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COVID 19-Seizing the Host, an Unusual Presentation

  Abeera Akram*      Ahmed Nabeel Kazi      Amritha Alapati   

Internal Medicine, Saint Mary’s Hospital, Waterbury, USA

*Corresponding author: Abeera Akram, Internal Medicine, Saint Mary’s Hospital, Waterbury, USA, E-mail:


According to the dashboard by the Center for Systems Science and Engineering at Johns Hopkins University, approximately 95,003,533 cases have been reported up to date. This novel virus has caused 2,029,938 deaths approximately as of 1/17/2021 [1]. This pandemic has not only affected people health-wise but also has a great social, economic, and psychological effect globally.

An investigation report commented on the clinical characteristics of 225 patients with COVID-19. Major clinical symptoms were fever (84.4%), cough (56.4%), dyspnea (4%), expectoration, fatigue, chills, headache, chest pain, and pharyngalgia (3.5 to 22.6%) [2]. A literature review does show that CNS-associated symptoms can also be a presentation of COVID-19. This is a case report regarding a 49-year-old gentleman who had a unique presentation of COVID-19 infection. He presented with altered mentation and was admitted to the hospital for suspected COVID-19 infection. His hospital course was complicated by an episode of seizure, though he did not have any history of seizures in the past. COVID-19 usually presents with fever, cough, dyspnea, fatigue, etc. We highlight this rare presentation with some literature-reviewed facts in the discussion.

Case Presentation

A 49-year-old gentleman came into the hospital with nonspecific complaints (which kept on changing) including feeling tired, acid reflux, and cough (which he denied when asked later). He had no significant past medical history. The patient’s presentation was not classical for COVID-19 infection considering he denied any shortness of breath, fever, diarrhea, chills, anosmia, or augesia but he was fixated that he has worsening acid reflux which needs to be fixed.

He was an obese, African-American male, alert and oriented to time, place, and person but delusional. Physical examination did not show any neurological deficit. He was hemodynamically stable and initial lab work was significant for hyponatremia 124 meq/L and no lymphopenia was present on complete blood count. His CT head was negative for any acute hemorrhage or infarct. We spoke to the family to get further history who told us that patient has been at a party a week ago in New Rochelle, he lost 3 of his friends last week because of the COVID-19 infection. Everyone at the party except 2 people was tested positive for COVID-19. Since then the patient has been under stress and delusional thinking that he will die. For high suspicion of COVID-19, his test was sent and he was started on Azithromycin and Plaquenil. On the second day of admission, the rapid response was called because the patient became unresponsive. He was not responding to painful stimuli and his lower lip was shaking. His blood pressure was highly elevated. There was a concern of stroke, stat CT head was repeated which did not show any acute hemorrhage and infarct, and then Electroencephalogram (EEG) showed seizure spikes. His sodium level was 133 meq/L. He was loaded with Levetiracetam and started on Phenytoin. At this point there was a concern that the patient might have encephalitis secondary to COVID-19, his Lumbar puncture was done but it was a dry tap. MRI of the head did not show any encephalitic changes. The patient slowly regained his consciousness. The next day he developed diarrhea, started complaining of cough, and was fixated that he has developed pneumonia and needed treatment. We repeated his chest x-ray which showed no focal lung infiltrate. Unfortunately, he left against medical advice saying that he does not want to get an infection in the hospital. If his test result comes back positive he should be called. A day later, his test came back positive, he was updated and his family brought him to the hospital. According to the family, the day before coming back to the hospital, he passed out three times. During second admission his chest X-ray showed bibasilar infiltrates, D-dimers were also elevated. With the concern of pulmonary embolism as a complication of COVID-19, his CTA chest was done. CTA of the chest showed pulmonary emboli within the right main pulmonary artery as well as segmental and sub-segmental arterial branches of the right upper, right lower, and left upper lobes. It also showed multiple scattered ground-glass densities bilaterally which more pronounced as compared to the prior imaging on his previous admission. In addition to Levonox, he was restarted on Azithromycin, Plaquenil, and anti-epileptics (Levetiracetum and Lacosamide). EEG was repeated which was now negative for seizure. Throughout his hospital stay, he never became hypoxic, his mentation improved, he was closely observed until his inflammatory markers started to trend down. Ultimately he was discharged home with instructions to keep himself quarantined for one more week.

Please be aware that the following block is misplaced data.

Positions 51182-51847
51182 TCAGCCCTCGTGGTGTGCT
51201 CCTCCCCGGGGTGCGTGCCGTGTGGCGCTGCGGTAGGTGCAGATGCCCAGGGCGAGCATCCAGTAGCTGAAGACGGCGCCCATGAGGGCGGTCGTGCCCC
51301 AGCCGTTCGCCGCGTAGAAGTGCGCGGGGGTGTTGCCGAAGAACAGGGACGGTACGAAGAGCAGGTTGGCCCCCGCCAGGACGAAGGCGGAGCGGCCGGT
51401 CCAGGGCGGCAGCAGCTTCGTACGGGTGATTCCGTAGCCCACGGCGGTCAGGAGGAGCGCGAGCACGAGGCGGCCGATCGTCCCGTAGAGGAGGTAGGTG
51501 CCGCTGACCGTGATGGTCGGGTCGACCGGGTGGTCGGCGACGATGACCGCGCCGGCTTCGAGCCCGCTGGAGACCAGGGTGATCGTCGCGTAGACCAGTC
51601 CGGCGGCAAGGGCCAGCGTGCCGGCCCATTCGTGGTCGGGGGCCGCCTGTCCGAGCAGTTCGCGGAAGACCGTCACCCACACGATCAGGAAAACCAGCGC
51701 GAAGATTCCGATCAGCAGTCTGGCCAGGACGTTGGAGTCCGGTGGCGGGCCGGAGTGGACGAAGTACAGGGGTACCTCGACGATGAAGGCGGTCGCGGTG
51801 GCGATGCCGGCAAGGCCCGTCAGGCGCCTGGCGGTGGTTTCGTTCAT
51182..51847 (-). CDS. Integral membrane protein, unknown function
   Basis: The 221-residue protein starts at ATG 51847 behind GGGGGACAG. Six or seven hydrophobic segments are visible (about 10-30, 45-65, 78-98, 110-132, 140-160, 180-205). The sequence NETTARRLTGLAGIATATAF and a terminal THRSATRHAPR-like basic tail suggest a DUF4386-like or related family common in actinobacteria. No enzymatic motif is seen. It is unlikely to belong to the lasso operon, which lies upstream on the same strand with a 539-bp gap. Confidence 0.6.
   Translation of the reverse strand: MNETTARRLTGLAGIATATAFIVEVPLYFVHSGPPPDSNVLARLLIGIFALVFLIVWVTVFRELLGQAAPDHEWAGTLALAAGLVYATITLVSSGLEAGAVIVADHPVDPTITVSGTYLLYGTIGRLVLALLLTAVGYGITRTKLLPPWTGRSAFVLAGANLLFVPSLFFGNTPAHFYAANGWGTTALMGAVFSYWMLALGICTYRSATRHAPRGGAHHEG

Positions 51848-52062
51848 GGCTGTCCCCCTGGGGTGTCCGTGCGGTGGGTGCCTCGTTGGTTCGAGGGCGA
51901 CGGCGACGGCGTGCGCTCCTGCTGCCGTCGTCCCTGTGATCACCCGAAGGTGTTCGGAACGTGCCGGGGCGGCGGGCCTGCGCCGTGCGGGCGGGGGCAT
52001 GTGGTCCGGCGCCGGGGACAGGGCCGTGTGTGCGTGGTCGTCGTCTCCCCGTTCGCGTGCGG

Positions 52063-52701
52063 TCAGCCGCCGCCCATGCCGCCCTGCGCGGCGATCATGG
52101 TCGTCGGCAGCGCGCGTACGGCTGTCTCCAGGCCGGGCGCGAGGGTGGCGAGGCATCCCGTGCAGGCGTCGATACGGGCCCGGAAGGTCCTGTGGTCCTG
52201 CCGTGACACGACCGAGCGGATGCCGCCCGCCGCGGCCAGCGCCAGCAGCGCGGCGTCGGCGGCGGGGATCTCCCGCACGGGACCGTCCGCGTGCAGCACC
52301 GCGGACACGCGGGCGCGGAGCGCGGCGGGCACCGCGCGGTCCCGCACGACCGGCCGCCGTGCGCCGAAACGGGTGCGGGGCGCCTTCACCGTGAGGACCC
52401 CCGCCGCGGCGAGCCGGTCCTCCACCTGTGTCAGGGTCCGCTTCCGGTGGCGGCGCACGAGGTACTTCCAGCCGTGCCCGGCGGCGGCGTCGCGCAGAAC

COVID-19 infection caused by SARS-CoV-2 novel coronavirus has been a global epidemic of 2020-2021.

Many reports have commented on acute CNS-associated symptoms affected by SARS-CoV-2 infection. Report of 217 hospitalized patients in Wuhan, China, described stroke, encephalopathies, and muscle injuries in patients with severe infection. Anosmia and augesia were also reported. An article also commented on demyelinating and neuromuscular complications which were to occur 2 to 3 weeks after respiratory symptoms but no case presentation with seizures only has been reported [3].